Most of the homeworks assigned in this course will be in the form of discussion questions that you'll submit to the cs584 list at least 24 hours before the class that covers the topic.
Contribute questions that are reasonable for the presenters to answer, given suitable thought and perhaps a little digging into other references if they are so inclined.
Do not ask for the presenter's opinion about something or to speculate about design decisions -- UNLESS there is a good chance they can answer using a scientific basis, in which case these can be excellent questions.
Contribute questions that promote thought/ insight/discussion about the topic the paper was chosen for. eg, if the paper is a case study about how to apply particular HCI techniques, "how/when/if to apply" is the ideal territory for questions.
Discussion questions are to be questions that help us understand the research issues of humans doing software development. So, raise these questions from the perspective of a researcher, not from the perspective of a programmer. Here are some examples of good discussion questions that have been raised in the past:
In general then, your questions should attempt to dig deeply into some issue that arises from the paper we are studying.
Consistent with what I've said above, here are some sample grading comments I've given in the past:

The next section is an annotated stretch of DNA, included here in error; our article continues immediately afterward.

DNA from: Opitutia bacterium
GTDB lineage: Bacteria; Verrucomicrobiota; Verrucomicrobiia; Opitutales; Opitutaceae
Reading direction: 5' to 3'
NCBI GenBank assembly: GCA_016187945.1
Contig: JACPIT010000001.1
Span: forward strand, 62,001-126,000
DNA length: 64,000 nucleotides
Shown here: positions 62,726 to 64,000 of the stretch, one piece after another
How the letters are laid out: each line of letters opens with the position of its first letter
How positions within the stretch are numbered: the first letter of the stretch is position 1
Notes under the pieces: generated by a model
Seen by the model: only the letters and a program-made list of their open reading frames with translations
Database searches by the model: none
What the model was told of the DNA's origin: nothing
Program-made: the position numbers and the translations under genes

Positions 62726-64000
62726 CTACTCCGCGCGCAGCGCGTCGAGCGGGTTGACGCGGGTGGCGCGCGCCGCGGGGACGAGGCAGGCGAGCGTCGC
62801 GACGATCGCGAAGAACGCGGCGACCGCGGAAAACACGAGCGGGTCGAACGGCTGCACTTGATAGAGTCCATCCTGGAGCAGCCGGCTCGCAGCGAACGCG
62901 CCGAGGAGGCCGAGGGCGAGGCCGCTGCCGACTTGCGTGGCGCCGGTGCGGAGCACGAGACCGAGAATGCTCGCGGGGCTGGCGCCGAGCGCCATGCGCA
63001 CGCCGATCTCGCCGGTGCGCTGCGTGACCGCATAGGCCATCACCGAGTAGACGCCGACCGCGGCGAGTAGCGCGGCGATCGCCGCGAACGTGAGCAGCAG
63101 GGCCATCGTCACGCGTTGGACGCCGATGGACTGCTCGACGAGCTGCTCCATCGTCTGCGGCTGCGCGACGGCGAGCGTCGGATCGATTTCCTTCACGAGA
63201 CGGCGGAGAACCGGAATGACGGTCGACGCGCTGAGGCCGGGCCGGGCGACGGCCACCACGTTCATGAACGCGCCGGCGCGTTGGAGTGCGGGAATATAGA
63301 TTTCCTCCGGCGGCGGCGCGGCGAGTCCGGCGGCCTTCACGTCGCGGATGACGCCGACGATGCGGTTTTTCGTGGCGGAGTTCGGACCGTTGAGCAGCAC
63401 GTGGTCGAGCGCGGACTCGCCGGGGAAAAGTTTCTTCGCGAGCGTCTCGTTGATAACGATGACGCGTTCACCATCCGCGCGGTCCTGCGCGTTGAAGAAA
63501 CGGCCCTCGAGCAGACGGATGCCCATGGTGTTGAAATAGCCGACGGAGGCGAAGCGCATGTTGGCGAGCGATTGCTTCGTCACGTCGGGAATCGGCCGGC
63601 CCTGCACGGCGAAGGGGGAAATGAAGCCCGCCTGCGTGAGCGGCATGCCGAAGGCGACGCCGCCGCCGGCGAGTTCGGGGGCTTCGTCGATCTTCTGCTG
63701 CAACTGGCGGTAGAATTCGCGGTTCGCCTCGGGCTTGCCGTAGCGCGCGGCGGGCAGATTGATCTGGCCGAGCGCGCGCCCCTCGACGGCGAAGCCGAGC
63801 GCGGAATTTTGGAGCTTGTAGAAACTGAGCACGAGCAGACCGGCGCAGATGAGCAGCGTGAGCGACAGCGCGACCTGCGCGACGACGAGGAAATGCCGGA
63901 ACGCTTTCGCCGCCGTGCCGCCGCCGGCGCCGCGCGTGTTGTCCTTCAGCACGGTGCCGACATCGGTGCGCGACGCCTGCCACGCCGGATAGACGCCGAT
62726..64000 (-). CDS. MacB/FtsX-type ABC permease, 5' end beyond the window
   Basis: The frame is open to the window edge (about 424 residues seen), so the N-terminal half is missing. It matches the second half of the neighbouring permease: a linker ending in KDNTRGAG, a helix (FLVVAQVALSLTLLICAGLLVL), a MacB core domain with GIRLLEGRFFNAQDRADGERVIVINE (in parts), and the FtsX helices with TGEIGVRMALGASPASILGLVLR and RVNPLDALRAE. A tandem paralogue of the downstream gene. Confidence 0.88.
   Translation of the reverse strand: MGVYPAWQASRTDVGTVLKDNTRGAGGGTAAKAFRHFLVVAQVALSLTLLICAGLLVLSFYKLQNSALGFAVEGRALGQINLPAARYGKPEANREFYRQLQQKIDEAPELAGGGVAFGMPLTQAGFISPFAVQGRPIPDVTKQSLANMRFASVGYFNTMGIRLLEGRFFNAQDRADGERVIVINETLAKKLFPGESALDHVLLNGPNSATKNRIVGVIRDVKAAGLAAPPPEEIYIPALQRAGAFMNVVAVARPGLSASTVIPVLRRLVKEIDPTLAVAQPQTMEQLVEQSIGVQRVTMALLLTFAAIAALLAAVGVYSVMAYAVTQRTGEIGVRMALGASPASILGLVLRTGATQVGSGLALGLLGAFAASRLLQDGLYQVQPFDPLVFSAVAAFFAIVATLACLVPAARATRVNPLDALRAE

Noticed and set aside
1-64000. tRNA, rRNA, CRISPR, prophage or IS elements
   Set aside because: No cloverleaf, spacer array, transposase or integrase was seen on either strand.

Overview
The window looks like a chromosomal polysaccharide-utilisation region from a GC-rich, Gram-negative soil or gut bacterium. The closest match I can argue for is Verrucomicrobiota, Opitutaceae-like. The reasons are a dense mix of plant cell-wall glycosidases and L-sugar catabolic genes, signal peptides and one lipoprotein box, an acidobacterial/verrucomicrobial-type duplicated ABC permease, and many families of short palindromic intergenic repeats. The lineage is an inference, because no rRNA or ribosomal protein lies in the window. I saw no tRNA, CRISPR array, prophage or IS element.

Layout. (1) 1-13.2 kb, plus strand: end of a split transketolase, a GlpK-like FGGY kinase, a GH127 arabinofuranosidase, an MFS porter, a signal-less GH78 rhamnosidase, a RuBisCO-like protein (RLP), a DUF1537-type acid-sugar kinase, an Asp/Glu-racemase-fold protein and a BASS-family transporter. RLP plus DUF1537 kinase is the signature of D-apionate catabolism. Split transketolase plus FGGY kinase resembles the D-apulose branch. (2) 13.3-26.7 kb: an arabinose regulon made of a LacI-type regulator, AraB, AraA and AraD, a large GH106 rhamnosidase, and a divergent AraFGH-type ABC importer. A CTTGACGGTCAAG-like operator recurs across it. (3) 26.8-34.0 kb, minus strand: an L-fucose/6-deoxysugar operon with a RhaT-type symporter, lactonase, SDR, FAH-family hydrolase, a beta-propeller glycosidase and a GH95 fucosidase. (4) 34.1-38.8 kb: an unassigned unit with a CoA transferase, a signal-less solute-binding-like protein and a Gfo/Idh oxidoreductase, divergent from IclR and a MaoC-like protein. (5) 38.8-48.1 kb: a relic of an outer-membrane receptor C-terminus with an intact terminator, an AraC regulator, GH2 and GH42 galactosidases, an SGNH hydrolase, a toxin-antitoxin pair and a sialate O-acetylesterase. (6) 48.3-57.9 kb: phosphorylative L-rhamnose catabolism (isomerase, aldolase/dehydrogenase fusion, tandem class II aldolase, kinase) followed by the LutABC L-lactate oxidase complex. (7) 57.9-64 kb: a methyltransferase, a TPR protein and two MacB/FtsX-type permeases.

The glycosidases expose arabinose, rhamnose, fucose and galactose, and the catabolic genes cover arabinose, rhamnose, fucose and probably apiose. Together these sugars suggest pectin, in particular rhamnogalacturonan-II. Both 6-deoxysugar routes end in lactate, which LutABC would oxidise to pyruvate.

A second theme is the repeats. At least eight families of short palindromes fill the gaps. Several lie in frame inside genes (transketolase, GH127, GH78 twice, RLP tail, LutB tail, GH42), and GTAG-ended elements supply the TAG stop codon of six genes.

Question 1 and 3 are reasonable questions, but off the point. Question 2 based on a mistaken understanding. None of these questions do much to advance discussion of the role of the paper in this class, a case study of using HCI techniques to ... -------- Qu 1/2/3 = B+/B/A+ Insights in isolation are reasonable (but this does not make for an A, which means excellent). Insights that bring in substance we've learned are better ideas. ---------- 1: reasonable, but off topic. (Answer is yes, foreseeing a problem that doesn't exist.) 2: ok at beginning, trivial toward end, regarding _this_ class's focus. 3: not advancing discussion/understanding of this course. 4: reasonable, but off topic. None of these questions do much to advance discussion of the role of the paper in this class, a case study of using HCI techniques to ... --------- I especially like question 3, which is just the kind of thing I'm looking for to promote discussion/learning of the course topic. ---------- Most of these questions don't do much to advance discussion of the role of the paper in this class, a case study of using HCI techniques to ... 1. Doesn't advance the course discussion/topic. 2. why would this be something we'd care about for the intended audience? 3. same comment as with 2. 4. good question, this is a good one for the course goals. ---------- These are the kinds of questions I'm looking for! Very nicely aligned with the kinds of discussion and learning the class is trying to promote. ---------- Question 1 is reasonable, and question 4 is extremely nice. Those two are nicely aligned with the course goals, namely to study _how_ to use HCI in the design of programming languages/environments. Question 2 is based on a flaw in understanding and is not the sort of thing the presenters could profitably spend time to answer. Question 3 even more so. ------------ Question 1 is good, 2 is somewhat adequate, and 3 is somewhat adequate. In general, you want questions that can promote learning/discussion of the course theme, namely _how_ to use HCI techniques to design better languages/environments for forms of programming. -------------- Question 1 is an excellent question, and just the kind of thing I'm looking for, to promote discussion/learning of the course theme: _how_ to use HCI techniques to design better languages/environments for humans to program with. Question 2 is ok. The answer is "individual differences", which one always finds in human data. Question 3 is ok. -------------Date of last update: Oct. 2, 2013